When I was in commercial construction, I used formal scheduling procedures on all of my projects. With formal scheduling, each task or activity in the job is written down, placed in sequence, and assigned a certain amount of time. Years later, when I switched to residential construction, I felt that houses were so simple a formal schedule wasn't needed. I decided I could get by with a daily to-do list and a list of future tasks.
At first, things went smoothly with this approach, but before long I found that materials were not arriving on time, specialty contractors were not being given enough notice, and in general the house was not being built in the most efficient manner. All of this translated into more headaches and frustration and less profit for me.
The question was what to do about it. And the obvious answer was to formally schedule the house.
A False Start
Naturally, I had to do it the hard way first. I made a list of the major activities required to build a house and purchased a copy of Microsoft Project. But I ran into problems when I started entering the activities into the computer. Sequencing tasks was difficult because they wouldn't all fit on the screen at the same time. Unable to see the big picture, I made mistakes and ended up with a schedule that had flooring going in after the closing date — not the best approach.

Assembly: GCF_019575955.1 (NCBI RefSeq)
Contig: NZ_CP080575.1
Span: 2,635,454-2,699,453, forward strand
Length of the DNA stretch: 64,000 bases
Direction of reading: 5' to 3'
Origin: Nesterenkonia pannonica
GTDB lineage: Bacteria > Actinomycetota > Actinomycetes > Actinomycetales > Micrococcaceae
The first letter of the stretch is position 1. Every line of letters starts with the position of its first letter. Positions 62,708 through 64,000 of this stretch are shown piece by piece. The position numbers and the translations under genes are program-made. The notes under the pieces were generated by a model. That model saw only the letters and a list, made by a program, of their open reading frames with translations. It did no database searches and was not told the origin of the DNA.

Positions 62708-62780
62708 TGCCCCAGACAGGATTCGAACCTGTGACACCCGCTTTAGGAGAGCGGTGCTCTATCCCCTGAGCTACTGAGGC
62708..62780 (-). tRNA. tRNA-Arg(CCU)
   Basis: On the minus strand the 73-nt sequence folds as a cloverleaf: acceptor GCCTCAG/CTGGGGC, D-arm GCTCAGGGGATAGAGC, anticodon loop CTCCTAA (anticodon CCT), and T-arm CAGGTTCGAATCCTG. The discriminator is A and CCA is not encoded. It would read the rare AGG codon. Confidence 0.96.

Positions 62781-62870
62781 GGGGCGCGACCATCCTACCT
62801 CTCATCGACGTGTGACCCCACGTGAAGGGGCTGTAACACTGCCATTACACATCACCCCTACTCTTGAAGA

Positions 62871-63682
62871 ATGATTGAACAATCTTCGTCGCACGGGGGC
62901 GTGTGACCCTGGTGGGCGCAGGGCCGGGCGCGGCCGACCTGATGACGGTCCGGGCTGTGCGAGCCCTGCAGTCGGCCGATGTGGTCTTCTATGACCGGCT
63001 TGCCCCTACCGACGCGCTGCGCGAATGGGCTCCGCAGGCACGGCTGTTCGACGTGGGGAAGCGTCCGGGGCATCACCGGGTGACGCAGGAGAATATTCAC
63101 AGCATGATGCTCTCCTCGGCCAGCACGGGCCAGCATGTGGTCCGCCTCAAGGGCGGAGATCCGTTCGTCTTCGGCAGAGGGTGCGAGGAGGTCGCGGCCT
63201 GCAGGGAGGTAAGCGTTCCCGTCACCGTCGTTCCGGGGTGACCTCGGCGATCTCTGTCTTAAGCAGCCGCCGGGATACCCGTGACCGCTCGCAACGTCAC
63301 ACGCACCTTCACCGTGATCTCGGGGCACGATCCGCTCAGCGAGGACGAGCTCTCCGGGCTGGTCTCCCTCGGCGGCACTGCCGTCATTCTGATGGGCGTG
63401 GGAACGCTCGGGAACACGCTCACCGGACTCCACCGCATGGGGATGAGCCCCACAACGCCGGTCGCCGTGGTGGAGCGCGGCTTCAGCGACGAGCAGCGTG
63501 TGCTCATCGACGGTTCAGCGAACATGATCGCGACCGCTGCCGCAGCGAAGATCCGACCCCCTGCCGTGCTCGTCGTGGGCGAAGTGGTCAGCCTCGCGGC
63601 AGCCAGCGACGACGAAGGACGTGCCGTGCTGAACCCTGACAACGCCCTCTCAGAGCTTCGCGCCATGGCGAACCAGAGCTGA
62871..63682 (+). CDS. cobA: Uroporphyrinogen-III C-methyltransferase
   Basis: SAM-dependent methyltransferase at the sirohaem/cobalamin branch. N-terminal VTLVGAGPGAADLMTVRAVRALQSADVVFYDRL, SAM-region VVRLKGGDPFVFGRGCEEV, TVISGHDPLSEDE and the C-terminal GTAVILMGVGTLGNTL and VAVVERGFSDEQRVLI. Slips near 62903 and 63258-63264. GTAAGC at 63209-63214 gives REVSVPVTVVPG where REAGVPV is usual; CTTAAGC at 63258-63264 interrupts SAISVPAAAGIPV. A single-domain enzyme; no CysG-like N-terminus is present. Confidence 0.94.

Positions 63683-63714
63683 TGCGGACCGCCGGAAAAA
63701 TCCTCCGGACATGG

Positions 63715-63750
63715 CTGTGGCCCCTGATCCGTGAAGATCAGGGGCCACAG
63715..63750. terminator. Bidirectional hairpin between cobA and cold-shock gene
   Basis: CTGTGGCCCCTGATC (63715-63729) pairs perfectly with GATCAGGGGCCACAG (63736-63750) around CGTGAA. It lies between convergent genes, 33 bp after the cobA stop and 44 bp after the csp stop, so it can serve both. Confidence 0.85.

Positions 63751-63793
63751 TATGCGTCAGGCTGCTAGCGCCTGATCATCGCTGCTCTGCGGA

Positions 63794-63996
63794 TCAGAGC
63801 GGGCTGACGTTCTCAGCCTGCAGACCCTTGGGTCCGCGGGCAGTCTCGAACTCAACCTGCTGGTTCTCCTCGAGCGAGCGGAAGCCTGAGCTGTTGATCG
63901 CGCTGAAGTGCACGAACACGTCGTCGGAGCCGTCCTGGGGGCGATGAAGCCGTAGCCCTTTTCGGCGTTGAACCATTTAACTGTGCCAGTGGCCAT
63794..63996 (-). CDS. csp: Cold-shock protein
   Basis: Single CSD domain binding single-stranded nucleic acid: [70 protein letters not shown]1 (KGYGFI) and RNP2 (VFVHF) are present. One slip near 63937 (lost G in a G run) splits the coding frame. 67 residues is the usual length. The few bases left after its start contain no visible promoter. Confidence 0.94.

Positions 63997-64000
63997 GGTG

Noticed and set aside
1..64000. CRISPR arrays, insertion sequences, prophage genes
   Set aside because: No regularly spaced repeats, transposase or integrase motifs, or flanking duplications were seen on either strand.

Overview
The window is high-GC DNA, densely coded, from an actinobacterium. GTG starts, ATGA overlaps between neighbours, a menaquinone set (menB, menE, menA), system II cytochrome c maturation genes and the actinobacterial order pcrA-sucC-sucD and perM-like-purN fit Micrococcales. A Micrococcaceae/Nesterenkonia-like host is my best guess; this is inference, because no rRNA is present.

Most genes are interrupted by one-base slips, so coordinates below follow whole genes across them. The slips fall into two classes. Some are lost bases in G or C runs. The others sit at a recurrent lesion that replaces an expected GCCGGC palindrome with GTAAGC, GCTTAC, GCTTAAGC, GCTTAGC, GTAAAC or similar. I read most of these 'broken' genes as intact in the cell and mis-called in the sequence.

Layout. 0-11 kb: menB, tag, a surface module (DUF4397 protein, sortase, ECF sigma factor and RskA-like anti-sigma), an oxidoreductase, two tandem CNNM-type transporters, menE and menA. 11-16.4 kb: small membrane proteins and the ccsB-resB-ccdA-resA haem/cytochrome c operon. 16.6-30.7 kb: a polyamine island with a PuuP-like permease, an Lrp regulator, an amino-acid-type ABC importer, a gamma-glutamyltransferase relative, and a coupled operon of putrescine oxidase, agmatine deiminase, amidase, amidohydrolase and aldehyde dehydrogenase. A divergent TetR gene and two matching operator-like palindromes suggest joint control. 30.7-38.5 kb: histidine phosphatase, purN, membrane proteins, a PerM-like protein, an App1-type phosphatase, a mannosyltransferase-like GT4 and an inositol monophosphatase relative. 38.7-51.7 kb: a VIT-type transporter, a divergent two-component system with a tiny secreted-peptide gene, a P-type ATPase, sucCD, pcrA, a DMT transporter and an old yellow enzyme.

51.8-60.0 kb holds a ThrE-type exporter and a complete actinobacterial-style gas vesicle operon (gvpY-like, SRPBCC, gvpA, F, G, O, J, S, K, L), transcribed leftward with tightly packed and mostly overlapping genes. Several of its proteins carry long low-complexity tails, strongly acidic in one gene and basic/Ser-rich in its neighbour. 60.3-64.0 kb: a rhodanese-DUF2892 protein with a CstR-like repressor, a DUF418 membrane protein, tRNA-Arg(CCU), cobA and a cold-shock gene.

So I decided to go back to the way I'd originally scheduled jobs, prior to scheduling software: I wrote each activity on a 3x5 note card and then taped the cards in order on the wall. This allowed me to see the entire project at once and understand how tasks related. It's the foundation for the procedure I use today.
Begin With a List
Using my estimate as a starting point, I now make a list of the activities — or tasks — needed to build a house and write each one on a Post-it note. I use Post-its because they're easy to move around on the wall.